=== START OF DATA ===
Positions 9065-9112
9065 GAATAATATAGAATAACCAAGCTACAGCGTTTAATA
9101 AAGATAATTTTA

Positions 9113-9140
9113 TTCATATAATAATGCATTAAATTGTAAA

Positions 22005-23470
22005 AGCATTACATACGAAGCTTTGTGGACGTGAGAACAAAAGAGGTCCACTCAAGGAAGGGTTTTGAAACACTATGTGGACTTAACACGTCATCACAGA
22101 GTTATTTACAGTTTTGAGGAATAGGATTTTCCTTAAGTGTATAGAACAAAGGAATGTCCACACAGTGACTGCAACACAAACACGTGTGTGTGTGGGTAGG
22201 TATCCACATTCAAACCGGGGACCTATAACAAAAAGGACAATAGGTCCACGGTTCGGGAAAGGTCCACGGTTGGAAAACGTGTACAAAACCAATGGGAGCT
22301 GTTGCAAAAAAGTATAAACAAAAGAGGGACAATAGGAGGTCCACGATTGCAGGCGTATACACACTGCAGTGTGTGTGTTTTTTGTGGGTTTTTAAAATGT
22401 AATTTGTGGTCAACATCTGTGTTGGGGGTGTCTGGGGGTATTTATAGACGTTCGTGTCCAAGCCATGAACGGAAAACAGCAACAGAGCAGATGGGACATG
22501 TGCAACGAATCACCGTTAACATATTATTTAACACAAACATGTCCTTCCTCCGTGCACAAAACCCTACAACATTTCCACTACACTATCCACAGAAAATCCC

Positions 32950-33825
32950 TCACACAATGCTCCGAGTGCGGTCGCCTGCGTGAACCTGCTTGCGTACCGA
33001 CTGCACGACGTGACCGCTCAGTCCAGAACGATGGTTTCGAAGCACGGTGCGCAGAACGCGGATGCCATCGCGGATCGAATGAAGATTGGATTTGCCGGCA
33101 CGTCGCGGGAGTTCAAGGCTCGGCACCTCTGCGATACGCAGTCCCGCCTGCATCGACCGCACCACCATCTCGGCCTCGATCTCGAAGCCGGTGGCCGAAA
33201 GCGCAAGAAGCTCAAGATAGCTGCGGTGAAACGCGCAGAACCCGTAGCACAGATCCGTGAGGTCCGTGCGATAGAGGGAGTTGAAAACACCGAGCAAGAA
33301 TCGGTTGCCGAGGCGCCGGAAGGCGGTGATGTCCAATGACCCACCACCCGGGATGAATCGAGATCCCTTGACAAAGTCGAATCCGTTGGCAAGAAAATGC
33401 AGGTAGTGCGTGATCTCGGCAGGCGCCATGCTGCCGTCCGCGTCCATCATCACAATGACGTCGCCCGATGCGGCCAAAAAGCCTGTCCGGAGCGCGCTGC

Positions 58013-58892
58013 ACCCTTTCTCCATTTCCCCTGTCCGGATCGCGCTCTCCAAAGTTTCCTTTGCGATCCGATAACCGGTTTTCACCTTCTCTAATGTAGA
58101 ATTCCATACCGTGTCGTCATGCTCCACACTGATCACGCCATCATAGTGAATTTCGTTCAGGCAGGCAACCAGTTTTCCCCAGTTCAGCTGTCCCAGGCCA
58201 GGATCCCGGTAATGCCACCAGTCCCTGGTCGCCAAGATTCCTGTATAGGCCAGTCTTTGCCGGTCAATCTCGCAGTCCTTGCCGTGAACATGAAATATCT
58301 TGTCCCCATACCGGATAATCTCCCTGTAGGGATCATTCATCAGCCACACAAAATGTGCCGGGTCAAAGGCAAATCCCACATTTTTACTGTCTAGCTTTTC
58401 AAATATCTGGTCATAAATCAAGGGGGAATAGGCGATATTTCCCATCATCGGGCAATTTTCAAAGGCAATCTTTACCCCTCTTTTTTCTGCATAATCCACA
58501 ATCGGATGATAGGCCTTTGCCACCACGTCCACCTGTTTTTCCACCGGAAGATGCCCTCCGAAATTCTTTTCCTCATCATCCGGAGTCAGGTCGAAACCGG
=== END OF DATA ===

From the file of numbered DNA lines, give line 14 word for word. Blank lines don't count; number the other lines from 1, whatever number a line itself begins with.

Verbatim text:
32950 TCACACAATGCTCCGAGTGCGGTCGCCTGCGTGAACCTGCTTGCGTACCGA